Rick Rieder shares a chart showing why we should get used to living in a low-growth world.
Global growth appeared to sputter earlier this year, roiling markets. However, investors should get used to living in a moderate growth world. I see low global growth persisting for a while, with economic growth overall settling into a narrower corridor in the years ahead. This is evident in the chart below.
Market Realist – Global economy stuck in the doldrums
Over the past six decades, the world economy (EFA) has expanded at a rapid pace. The average global growth rate was 3.8% from 1950–2014. The higher growth was mainly driven by rapid population growth and a sharp rise in labor productivity. However, post-recession global growth has faltered to an average growth of just around 3%.
Economic and political concerns
A combination of factors are responsible for slower global growth. In the medium term, a sharp slowdown in China (FXI) had strong international implications through a decline in oil and other commodity prices. This is affecting the trade patterns with many countries because China is one of the largest economies in the world.
In the Eurozone (IEV), weak finances of member countries, low investment, a high unemployment rate, and a huge refugee influx weighed on growth. Japan (EWJ) has witnessed weaker growth and lower inflation due to a sharp fall in private consumption. Similarly, the US (IVV) economic recovery is too slow and is facing significant headwinds such as a strong dollar and weaker manufacturing.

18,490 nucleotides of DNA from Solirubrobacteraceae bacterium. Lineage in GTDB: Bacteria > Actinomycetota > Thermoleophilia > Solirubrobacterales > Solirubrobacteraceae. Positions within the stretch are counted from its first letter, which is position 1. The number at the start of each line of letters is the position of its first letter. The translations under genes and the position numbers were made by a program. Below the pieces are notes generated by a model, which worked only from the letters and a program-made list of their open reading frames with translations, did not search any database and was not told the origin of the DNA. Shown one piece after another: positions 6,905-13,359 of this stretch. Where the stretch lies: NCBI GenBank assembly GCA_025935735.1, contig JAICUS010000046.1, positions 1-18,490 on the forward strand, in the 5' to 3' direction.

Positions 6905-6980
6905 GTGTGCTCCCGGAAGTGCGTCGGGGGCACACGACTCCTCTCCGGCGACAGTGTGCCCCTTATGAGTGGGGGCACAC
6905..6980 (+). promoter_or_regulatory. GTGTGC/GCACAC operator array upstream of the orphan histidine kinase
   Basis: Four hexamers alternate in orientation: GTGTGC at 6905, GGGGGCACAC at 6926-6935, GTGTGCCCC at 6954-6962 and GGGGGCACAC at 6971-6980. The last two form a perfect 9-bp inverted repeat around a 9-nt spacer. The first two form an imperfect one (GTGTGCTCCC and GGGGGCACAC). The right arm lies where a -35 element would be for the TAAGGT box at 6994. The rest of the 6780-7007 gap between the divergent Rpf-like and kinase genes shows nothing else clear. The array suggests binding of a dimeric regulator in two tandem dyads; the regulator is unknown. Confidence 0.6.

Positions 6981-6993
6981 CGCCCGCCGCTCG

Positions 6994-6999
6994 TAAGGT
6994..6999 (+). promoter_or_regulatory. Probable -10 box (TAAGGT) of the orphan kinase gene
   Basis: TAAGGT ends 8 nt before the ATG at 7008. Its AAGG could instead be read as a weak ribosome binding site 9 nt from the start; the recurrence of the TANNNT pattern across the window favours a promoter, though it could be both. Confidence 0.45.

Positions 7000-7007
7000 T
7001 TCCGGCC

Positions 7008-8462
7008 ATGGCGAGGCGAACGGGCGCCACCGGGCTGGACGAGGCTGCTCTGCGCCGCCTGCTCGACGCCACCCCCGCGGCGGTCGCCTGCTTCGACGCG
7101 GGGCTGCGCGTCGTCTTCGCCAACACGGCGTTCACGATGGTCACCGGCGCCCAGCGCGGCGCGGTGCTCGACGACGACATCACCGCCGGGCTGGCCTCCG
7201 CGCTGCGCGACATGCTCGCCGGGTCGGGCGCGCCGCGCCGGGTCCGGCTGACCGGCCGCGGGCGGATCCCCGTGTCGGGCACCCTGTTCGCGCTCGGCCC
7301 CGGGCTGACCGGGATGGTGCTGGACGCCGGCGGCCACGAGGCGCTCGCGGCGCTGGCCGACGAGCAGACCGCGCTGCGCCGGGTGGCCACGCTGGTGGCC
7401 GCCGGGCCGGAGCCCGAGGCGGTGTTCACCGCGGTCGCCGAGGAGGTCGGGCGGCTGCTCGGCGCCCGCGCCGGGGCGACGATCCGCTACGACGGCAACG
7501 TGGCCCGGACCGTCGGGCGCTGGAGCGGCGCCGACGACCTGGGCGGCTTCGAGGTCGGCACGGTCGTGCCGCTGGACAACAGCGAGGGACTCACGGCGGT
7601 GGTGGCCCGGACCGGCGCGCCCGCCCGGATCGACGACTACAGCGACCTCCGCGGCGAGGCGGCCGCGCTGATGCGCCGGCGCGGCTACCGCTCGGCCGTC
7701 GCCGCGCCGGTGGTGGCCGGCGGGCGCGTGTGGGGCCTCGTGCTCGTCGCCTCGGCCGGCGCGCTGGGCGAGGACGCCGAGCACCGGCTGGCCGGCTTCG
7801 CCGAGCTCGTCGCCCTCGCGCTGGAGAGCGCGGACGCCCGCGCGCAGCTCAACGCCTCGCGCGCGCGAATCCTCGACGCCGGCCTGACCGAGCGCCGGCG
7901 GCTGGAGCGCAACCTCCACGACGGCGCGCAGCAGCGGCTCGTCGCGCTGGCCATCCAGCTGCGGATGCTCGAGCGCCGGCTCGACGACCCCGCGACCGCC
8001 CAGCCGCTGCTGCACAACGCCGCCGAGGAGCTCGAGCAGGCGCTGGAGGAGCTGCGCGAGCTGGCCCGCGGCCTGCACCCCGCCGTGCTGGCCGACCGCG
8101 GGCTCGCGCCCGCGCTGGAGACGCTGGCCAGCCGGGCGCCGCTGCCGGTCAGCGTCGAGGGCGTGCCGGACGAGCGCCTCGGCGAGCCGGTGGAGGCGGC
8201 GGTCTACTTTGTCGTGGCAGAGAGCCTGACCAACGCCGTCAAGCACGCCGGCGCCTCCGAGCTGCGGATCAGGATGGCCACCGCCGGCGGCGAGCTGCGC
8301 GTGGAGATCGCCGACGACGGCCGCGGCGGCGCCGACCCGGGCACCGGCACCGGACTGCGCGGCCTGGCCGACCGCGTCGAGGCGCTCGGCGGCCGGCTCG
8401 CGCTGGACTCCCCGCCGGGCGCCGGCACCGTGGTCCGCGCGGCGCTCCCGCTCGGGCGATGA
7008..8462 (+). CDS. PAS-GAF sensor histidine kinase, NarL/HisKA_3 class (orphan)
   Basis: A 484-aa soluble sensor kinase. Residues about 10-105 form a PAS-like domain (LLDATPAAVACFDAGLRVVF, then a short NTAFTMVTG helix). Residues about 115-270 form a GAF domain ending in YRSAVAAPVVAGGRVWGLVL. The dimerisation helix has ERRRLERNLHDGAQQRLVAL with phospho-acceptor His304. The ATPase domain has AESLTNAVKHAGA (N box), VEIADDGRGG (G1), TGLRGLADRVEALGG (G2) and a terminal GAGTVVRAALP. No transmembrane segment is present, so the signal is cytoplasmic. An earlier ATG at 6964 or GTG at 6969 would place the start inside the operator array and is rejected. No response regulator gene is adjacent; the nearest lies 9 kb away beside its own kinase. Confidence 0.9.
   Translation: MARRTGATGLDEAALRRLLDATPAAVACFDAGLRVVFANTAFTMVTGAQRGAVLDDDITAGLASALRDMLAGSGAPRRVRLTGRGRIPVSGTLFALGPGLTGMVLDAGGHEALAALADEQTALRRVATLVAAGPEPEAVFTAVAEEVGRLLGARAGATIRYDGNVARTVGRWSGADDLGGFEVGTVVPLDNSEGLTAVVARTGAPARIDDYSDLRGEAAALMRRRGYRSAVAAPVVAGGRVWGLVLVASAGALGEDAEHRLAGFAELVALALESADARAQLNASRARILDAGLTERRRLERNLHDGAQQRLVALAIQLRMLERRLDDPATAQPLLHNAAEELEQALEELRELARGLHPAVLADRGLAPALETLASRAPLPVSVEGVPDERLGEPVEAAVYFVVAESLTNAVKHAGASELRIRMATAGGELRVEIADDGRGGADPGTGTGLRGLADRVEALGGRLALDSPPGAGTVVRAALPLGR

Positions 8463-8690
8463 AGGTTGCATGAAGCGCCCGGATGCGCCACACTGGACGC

In the long run, structural issues such as a weakening demographic advantage, a decline in labor supply, and the aging population are affecting growth in many developed countries. These headwinds are likely to affect global economic growth for the foreseeable future.
Growth projected to slow
The IMF (International Monetary Fund) estimates that advanced countries should grow at a modest rate of about 2% in the next few years. In the long run, the McKinsey Global Institute estimates average global growth to decline to 2.1% from 2014–2064, far lower than the growth in the previous 50 years.